In the eastern Pacific, the are two well organized disturbances that are both likely to go on to become tropical storms and eventually hurricanes. The good news: both are well away from Mexico and moving generally west with no impacts to land.

I will post my daily video discussion here later this afternoon followed by another blog post late tonight. Follow along as well in our app, Hurricane Impact, for blog updates, social media and video info right on your iOS device. Search Hurricane Impact in the App Store.

M. Sudduth 10:15 AM ET Aug 23

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Florida in line for impacts from tropical system

NHC indicating a high chance of development in the red area, meaning impacts for Florida early this coming week

NHC indicating a high chance of development in the red area, meaning impacts for Florida early this coming week

It looks like we are on our way to having another tropical system develop and it’s only June 5th. This time, we are looking at the southern Gulf of Mexico where a broad area of low pressure is taking shape, trying to organize enough to become a tropical depression or maybe even a tropical storm by later today.

The NHC indicates a 90% chance of this happening and the Hurricane Hunters will be flying out in to the system this afternoon for a close up look. At that point we’ll know for sure what is going on in the region just north of the Yucatan peninsula, extending in to the southern Gulf and northern Caribbean Sea.

Water temps in the area are plenty warm and it will not surprise me at all to see this get named – if so, it would be “Colin”.

Now, as I said yesterday, before folks in Florida get too nervous about all of this, let’s take a look at something very important: upper level winds. I think this is what keeps the system from becoming very strong. Looking at the latest 200mb wind forecast from the GFS computer model, we can clearly see very strong winds blowing across the top of the would-be storm at the 36 hour mark. This will likely keep the system from being very symmetrical in shape and with that, it should be rather lopsided with most of the wind and rain on the east side of the low pressure center.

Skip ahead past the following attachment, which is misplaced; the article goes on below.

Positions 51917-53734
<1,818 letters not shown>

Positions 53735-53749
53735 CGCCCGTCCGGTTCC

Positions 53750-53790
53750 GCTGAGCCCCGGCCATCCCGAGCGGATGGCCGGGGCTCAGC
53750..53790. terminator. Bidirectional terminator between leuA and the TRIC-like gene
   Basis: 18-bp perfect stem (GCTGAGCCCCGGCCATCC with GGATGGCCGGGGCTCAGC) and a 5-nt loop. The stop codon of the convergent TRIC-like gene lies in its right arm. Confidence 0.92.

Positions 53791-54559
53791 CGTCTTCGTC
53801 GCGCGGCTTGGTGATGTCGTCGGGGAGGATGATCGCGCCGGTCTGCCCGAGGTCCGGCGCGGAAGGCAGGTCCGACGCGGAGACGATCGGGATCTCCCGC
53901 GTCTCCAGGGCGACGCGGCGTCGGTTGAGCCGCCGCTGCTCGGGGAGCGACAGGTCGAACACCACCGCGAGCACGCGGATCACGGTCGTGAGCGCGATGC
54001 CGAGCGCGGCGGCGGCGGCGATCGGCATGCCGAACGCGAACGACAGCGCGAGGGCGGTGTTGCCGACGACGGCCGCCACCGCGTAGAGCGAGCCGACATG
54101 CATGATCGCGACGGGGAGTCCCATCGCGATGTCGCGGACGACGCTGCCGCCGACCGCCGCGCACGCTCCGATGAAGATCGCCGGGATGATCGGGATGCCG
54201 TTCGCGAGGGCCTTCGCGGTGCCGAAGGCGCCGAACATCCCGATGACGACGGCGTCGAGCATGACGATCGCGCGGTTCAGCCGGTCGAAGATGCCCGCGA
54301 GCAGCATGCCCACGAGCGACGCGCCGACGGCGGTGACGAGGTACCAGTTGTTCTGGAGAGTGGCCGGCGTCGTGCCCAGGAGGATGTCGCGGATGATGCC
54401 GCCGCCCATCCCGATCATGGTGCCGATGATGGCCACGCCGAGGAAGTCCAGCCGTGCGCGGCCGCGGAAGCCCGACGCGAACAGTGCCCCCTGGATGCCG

GFS 200mb chart from the 6Z run showing the low pressure area at 36 hours. Notice the strong southerly to southwest winds blowing across the storm. This "shear" is not favorable for strengthening but could aid in severe weather for Florida

GFS 200mb chart from the 6Z run showing the low pressure area at 36 hours. Notice the strong southerly to southwest winds blowing across the storm. This “shear” is not favorable for strengthening but could aid in severe weather for Florida (click to enlarge)

On the other hand, there will be substantial impacts for portions of the Florida peninsula. Exactly where and to what extent remains to be seen.

Winds to tropical storm force, maybe reaching 50 mph in some locations, could be expected but it’s tough to know where right now.